Children are born pure as the driven snow. Later in life, we begin to make choices and some of those actions might constitute “sins”.

3. When/how does communion occur in your denomination, and who can partake in it?

The overwhelming majority of Unitarian Universalist congregations do not take/serve communion.  In those that do, all are welcome to participate. The Unitarian Universalist communion celebrates the lives of all women and men who have suffered and died for their faith, not just Jesus. The point of the communion ritual is to focus participants on the God within each of us waiting to emerge through our actions in our lives.

4. Are all sins equal and are there any unforgiveable sins?

There are different magnitudes of sins. Since we do not believe in hell, as a post-death punishment, our conception of God is as the spirit through which all is forgiven and in which all is reconciled. Forgiveness is really a human undertaking. Anything is forgivable, if the person who committed the offense confesses, repents, and atones for their actions. For more on my views about “sin,” you can visit our church website www.mluc.org and listen to my sermon (February 1, 2009) Part 1: A True Aim.

5. What makes one a Christian?

Since I am not, nor have I ever been, a Christian, I cannot really answer this question. As Unitarian Universalists, we believe in “deeds not creeds,” so professions of faith mean little, but action demonstrates an individual’s deepest convictions.  To quote Christian scripture, “Show me your faith apart from your works, and I by my works will show you my faith.” (James 2:18)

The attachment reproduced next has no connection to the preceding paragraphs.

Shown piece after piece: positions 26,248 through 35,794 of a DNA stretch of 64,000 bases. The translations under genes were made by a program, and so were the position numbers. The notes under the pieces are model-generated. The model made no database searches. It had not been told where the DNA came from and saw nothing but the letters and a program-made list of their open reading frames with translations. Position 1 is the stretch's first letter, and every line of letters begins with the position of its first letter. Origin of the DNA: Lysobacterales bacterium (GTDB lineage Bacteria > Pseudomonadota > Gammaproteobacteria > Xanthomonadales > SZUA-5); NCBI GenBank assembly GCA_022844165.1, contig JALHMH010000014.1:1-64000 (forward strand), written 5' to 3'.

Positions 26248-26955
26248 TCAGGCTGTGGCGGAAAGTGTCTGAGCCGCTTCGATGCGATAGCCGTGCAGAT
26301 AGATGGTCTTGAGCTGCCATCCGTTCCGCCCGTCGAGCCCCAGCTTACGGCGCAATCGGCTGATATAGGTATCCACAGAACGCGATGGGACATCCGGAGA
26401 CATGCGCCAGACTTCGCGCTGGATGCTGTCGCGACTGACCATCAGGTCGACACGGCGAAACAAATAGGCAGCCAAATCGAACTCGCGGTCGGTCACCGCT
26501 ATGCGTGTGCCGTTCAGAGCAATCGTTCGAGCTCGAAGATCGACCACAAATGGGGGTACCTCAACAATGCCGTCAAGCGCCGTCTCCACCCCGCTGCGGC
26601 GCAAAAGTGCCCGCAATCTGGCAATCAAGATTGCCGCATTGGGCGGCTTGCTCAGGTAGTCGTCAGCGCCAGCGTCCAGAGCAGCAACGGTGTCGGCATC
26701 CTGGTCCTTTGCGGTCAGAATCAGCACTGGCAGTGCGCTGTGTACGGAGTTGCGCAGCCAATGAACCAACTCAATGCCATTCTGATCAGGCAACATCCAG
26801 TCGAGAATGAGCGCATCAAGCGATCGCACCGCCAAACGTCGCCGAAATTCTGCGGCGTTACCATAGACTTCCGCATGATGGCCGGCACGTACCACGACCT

Thank you for this opportunity to tell you about Unitarian Universalism. It would be great to have you visit our church some Sunday for a service. We worship together every Sunday at 9:00am and 11:00am. I’ll hope to meet you in person. God bless you and best wishes for a successful semester.

Yours in faith,
Rev. Dr. Justin S. Osterman
Senior Minister
Main Line Unitarian Church

Friends, more so now than ever the world needs our answers because people are seeking, questioning, and trying to find a way through difficult lives in a difficult age in our world. They are looking for an inviting faith that allows them to bring all of who they are into their community and ours is that inviting faith.

Throughout our history, we have invited people to wrestle faithfully with their doubts and their beliefs, arriving at the truth as they understand it. We do that by creating an inviting a community. We do that by offering – each of us – the invitation of our message, or our faith. In the words of the great Transylvania Unitarian minister Francis David, “We need not think alike to love alike.”

While I might disagree with him about some aspects of his theology, I do agree with Rob Bell about this, “Love wins.” The love that wins is the Light shining through the varied windows of the Cathedral of the World. It is the Light that shines upon us; the Light that shines among us; the Light that can shine forth from us when we can understand ourselves as the embodiment of love and emissaries of love into the world. We are called into community, as individuals, to share the Light with all whom we encounter and in so doing share our faith with those who may be seeking precisely what we have found here. I commission you to go forth and share your light and love with the world.

So may it ever be.